Your browser is no longer supported

For the best possible experience using our website we recommend you upgrade to a newer version or another browser.

Your browser appears to have cookies disabled. For the best experience of MRW, please enable cookies in your browser

We'll assume we have your consent to use cookies, so you won't need to log in each time you visit our site.
Learn more

Segmentation is an essential tool for local authority marketing

The key to success is to develop marketing strategies with clearly defined target markets, using cost-effective tactics thatresonate with audiences. An essential tool to help achieve this is the Wales-wide waste and recycling segmentation model developed by Waste Awareness Wales.

The model divides the Welsh population into ten segments, each representing a different section of the populace. The information on each segment is split into two parts, one detailing ‘facts and figures’, the other ‘insight and implementation’.

The first element shows general geodemographic and lifestyle information such as age, life-stage, preferred communication channels, newspapers, occupation, income and so on. It also reveals recycling specific information behaviour such as what proportion put recyclable items in the general rubbish and what proportion contaminate recycling, plus where its members look for information about recycling such as council websites, newspapers, social media etc. It also details information describing recycling attitudes and effectiveness relative to other segments; such as effort, volume, materials, food waste etc.

The second element provides more insight and ideas on strategic implementation, suggesting what campaigns to consider but also, more importantly, what type of marketing methods should be used to best reach the segment and what types of messages should be used so they are most likely to be engaged.

To illustrate this, if we look at one segment, ‘Terraced Families’, highly prominent in the Welsh Valleys, we discover that food waste recycling amongst this group is low. We can also determine that the best way to communicate is by door stepping but, delve a little deeper, and we find they are also likely to respond to leaflets picked up in-store so supermarket road shows to compliment other activities, such as direct mail or telephone calls might also be effective. Further details of the direction and messages the campaign could use are also suggested. With identified competence levels ranging from ‘recycling unaware’ to ‘trying their best’, the main messages these residents need are clear instructions about what, when and how to recycle.” There is also a detailed breakdown of geographic location of each segment at ward level.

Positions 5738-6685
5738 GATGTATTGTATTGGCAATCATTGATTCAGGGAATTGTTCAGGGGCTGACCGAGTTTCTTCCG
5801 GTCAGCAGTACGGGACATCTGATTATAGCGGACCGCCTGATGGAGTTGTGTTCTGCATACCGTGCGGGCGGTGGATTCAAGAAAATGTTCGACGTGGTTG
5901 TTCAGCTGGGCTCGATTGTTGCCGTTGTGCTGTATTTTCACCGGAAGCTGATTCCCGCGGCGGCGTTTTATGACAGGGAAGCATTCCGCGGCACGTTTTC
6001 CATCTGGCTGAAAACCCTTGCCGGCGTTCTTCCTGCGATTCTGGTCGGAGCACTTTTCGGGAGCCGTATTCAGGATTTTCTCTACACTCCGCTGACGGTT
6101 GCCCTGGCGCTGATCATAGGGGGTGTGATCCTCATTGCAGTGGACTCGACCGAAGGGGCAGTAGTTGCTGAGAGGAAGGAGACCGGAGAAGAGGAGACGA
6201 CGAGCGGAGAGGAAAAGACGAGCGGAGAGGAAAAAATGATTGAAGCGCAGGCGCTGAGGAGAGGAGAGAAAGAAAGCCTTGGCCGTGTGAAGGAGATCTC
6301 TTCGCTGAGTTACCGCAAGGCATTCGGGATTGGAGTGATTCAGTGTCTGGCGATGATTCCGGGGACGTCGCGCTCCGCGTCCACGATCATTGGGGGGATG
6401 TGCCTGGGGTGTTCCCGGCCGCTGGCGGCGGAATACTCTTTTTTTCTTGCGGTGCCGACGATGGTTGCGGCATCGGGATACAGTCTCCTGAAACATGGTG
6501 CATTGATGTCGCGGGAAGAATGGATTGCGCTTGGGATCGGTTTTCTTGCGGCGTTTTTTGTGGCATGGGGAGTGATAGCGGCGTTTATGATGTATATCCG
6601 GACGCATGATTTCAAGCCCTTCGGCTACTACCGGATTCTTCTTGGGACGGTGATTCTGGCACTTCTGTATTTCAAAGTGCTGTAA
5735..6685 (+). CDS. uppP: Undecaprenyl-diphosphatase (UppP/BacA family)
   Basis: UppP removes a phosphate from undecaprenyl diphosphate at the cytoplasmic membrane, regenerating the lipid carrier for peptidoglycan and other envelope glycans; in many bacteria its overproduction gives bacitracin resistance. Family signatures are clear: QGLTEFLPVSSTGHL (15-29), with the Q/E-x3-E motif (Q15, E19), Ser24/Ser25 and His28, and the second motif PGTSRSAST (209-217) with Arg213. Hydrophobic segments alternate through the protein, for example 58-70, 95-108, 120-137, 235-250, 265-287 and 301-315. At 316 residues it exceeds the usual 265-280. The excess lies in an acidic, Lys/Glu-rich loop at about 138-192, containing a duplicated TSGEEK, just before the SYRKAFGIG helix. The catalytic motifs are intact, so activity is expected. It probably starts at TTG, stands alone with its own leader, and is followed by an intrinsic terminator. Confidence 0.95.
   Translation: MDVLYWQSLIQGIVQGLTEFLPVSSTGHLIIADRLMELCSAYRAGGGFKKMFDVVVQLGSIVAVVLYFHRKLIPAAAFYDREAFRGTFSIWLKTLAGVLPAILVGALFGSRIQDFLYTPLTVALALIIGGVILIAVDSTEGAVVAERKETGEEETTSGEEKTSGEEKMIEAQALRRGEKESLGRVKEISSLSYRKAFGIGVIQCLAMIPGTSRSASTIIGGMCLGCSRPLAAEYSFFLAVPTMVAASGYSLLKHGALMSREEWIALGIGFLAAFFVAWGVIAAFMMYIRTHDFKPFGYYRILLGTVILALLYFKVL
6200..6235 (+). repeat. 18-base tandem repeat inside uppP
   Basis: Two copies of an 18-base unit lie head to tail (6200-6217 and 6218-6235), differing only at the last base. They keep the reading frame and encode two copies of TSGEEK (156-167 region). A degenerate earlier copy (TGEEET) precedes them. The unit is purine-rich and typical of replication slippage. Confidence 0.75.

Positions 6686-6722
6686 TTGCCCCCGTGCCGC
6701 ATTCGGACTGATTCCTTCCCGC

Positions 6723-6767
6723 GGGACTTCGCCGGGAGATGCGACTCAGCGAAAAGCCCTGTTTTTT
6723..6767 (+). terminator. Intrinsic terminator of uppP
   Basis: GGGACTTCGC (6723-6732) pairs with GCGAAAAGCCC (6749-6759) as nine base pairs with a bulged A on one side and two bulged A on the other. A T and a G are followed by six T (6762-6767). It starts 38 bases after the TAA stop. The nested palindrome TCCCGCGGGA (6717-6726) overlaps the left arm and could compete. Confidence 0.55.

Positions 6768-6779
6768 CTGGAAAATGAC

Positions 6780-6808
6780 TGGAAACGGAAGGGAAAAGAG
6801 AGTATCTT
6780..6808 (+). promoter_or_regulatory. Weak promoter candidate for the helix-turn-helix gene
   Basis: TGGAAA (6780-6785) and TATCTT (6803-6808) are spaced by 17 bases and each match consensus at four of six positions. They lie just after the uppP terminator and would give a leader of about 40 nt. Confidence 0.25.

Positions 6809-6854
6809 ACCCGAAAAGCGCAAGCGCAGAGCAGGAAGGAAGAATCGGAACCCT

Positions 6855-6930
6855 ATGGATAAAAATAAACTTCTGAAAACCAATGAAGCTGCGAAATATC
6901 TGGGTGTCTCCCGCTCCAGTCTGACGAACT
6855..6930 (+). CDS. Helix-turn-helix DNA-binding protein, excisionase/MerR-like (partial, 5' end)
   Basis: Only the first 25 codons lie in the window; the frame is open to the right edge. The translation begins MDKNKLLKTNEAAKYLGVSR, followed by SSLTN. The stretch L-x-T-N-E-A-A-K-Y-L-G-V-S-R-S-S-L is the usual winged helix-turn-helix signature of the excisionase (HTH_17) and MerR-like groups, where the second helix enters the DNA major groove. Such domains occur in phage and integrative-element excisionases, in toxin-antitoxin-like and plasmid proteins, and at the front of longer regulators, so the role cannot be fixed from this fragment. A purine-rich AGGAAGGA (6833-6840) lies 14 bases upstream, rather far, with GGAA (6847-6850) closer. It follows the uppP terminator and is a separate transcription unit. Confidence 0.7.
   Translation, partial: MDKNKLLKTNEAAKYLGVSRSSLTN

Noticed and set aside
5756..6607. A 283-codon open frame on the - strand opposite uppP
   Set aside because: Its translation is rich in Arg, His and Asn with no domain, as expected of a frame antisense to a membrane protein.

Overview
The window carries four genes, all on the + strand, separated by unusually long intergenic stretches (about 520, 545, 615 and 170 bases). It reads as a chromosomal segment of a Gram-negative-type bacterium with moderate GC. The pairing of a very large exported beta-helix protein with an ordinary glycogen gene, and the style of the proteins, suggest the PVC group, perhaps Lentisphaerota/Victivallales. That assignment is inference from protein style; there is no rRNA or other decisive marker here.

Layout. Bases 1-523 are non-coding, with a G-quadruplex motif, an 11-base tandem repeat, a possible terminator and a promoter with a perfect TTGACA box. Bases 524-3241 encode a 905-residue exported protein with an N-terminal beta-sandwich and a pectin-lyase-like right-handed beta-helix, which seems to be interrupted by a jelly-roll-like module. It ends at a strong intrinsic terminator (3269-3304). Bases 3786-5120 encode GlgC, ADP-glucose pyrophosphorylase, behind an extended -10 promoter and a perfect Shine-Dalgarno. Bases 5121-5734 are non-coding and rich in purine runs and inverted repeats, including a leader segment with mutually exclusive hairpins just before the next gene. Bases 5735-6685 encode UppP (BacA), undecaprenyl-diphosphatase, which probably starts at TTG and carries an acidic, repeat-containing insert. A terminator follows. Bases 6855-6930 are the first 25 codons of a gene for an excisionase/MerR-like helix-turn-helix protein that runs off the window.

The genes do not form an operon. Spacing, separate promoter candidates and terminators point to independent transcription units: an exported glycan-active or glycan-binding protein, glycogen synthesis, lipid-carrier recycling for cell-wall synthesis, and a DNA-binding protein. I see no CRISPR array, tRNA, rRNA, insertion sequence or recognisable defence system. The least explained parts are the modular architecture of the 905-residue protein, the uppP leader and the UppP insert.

Local authorities know their residents and so some of this information may be obvious but these nuances are often ignored and a homogenized approach to marketing is frequently used. As a result, marketing campaigns suffer by not connecting effectively. Using the segmentation allows strategies to really target residents. It provides a detailed picture of attitudes towards waste and recycling that will allow authorities to underpin the strategic direction of marketing campaigns.

 

Full House

Full House

A campaign developed to target all rooms in the household and run in three local authority areas – Neath Port Talbot, Caerphilly and Wrexham. Based on the profiles most likely to respond to the campaign, three segments were chosen: Terraced families, low income families and well-off families. Well-off families do recycle but as big consumers, often with children still living at home, they are prime candidates for a ‘just one more’ type campaign. Terrace families and low income families recycle but to a lesser degree. Both have some potential to increase the amount they recycle particularly by clearly identifying examples of what can be recycled from each room and how to recycle it. A comprehensive campaign was developed using a variety of marketing methods, chosen to best engage with each segment. Events and door stepping were the main focus of the campaign and directly targeted the larger ‘low income families’ and ‘terraced families’ segment. Ward information was used to inform location of door stepping activities. Social media and web advertising, newspaper and radio adverts, as well as promotions in council publications were also used as these resonated with all three segments, particularly the ‘well off families’. The segmentation also helped inform the message and tone of adverts and leaflets, creating a more bespoke feel. The campaign is still underway so results are to be determined. But the segmentation model provided a statistical evidence base to inform marketing tactics, ensuring the best use of budgets, delivering initiatives in the right geographical areas and ensuring engagement was the most effective and efficient.  

Have your say

You must sign in to make a comment

Please remember that the submission of any material is governed by our Terms and Conditions and by submitting material you confirm your agreement to these Terms and Conditions. Links may be included in your comments but HTML is not permitted.